the scouts to come fairly close, and then merely showing your card for five seconds, and let them mark their cards from memory. The one who is most correct wins.
Wrist Pushing, p.
194. Played by two boys half facing each other, each putting out
the wrist nearest to is opponent, at arm's length, pressing it against
the other's wrist and trying to turn him round backwards.
Flinging the Squaler,
p. 253. The squaler is a piece of cane, 19 inches long, loaded at
the butt with 1 3/4 lb. of lead, and having attached to it at the other
end of a life-saving line of six-thread Italian hemp. The target
is a crossbar and head, life-size, representing the head and arms of a
drowning man, planted in the ground twenty yards away. Each
competitor throws in turn from behind a line drawn on the ground; he
may stand or run to make the throw. Whoever throws the furthest
wins, provided that the line falls on some part of the dummy, so that
it could be caught by the drowning man.
Bucket Brigade, p.
253. Practice making two lines of bucket-men, for full and empty
buckets. [See how fast they can fill a tub up, etc.]
Ladders, p. 262. Make ladders out of poles, twine, and cross sticks.
Dragging Race, p.
272. A line of patients of one patrol are laid out at one hundred
yards distance from start. Another patrol, each carrying a rope,
run out, tie ropes to the patients, and drag them in. Time taken
of last in. Patrols change places. The one which completes
in shortest time wins. Knots must be correctly tied, and
patients' coats laid out under their heads.
Shoot Out, p.
287. Two patrols compete. Targets: Bottles or bricks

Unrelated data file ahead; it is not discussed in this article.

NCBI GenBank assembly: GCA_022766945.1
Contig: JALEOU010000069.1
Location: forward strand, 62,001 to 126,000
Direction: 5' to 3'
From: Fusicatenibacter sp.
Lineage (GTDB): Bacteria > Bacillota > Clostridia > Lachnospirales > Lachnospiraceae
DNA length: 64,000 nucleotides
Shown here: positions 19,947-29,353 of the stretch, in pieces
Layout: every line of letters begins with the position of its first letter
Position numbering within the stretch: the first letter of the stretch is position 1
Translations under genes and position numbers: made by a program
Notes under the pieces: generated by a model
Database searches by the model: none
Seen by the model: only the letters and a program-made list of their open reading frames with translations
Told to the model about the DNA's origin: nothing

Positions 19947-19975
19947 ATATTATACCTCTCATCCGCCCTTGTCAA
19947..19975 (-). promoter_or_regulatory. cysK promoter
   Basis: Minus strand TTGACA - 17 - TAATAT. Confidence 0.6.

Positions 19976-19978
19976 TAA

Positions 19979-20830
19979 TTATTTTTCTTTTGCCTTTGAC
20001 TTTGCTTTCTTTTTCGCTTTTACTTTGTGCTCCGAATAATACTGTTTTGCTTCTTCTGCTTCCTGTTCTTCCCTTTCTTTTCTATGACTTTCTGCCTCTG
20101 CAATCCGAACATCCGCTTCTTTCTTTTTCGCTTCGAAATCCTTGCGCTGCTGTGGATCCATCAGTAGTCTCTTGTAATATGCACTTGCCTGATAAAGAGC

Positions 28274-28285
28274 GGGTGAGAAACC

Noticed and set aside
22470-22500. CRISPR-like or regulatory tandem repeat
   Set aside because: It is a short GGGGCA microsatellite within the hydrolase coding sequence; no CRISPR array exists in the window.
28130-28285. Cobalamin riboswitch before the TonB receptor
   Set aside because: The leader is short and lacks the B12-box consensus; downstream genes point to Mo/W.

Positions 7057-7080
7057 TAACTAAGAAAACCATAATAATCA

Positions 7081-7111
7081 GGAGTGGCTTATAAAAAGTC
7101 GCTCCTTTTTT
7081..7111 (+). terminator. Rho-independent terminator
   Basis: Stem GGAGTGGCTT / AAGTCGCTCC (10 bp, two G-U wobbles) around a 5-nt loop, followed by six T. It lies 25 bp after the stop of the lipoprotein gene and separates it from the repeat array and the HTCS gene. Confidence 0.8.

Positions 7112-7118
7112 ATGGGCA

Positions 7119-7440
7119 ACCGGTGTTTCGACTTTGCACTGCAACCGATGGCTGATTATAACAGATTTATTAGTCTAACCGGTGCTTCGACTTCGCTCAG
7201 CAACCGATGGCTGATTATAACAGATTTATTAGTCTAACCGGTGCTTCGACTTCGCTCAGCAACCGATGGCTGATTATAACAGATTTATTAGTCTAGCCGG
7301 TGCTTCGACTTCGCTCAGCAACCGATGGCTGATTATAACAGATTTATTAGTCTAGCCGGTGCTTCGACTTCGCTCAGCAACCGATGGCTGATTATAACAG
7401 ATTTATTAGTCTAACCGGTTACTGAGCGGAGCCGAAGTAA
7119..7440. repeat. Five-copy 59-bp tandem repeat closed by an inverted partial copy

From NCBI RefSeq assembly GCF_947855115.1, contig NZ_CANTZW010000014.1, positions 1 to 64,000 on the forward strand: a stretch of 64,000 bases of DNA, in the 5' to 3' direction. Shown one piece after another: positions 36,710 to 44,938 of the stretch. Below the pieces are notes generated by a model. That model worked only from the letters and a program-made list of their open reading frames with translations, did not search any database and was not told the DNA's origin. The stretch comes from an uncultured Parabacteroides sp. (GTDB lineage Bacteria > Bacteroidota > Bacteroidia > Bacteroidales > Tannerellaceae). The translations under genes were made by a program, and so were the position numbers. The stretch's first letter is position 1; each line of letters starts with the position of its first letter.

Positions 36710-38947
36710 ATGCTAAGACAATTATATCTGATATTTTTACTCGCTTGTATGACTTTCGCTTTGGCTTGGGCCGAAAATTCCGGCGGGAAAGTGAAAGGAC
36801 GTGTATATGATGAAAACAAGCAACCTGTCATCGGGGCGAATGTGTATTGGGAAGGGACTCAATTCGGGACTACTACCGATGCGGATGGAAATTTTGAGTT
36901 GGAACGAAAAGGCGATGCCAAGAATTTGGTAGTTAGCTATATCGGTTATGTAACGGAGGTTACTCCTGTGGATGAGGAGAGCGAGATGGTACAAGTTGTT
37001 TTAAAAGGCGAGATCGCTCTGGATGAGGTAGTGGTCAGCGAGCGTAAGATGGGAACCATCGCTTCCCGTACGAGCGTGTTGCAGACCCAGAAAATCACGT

set up on end to represent the opposing patrol. Both patrols are
drawn up in line at about 20 to 25 yards from the targets. At the
word "fire' they throw stones at the targets. Directly a target
falls the umpire directs the corresponding man of the other patrol to
sit down--killed. The game goes on, if there are plenty of
stones, till the whole of one patrol is killed. Or a certain
number of stones can be given to each patrol, or a certain time limit,
say one minute.
French and English, p. 287. Tug of War -- One patrol against another.
The Storming of Badajoz,
p. 287. One patrol (French) mounts on a very strong
kitchen-table, or bank, and holds it against all comers. The
British attack, and try to gain possession of the fortress by pulling
the defenders off. Defenders may have half their number on the
ground behind the 'rampart'. If the defenders pull a Briton over
the rampart on to the ground behind he is dead. No hitting or
Badajoz was a Spanish fortress held by 5,000 French and
Spaniards. It as attacked, and stormed, and taken by the British,
who lost 3,500 in the assault, on March 17th, 1812.
Song: Boom-a-tata, p. 322. Includes complete words and music.
Throwing the Assegai,
p. 324. Target, a thin sack, lightly stuffed with straw, or a
sheet of cardboard, or canvas stretched on a frame. Assegais to
be made of wands, with weighted ends sharpened, or with iron
arrow-heads on them.
[Assegais are javelins, usually with an iron head, used by Zulu and other African tribes]
How to Make a Tent, p.
326. [Lash seven staves together to make the tent frame, throw
tarp over the top, fasten ends to stakes in the ground. See
pictures in book.]
Fire-lighting Race, p. 326. To collect material, lay, and light a fire till the log given by the umpire is alight.
On Trek, p. 330.
[Send groups of scouts to three different distances and compass
directions. They follow directions and report back what they saw
at each location. Plant special items at each location for them
to see. Award points for how many they get right.]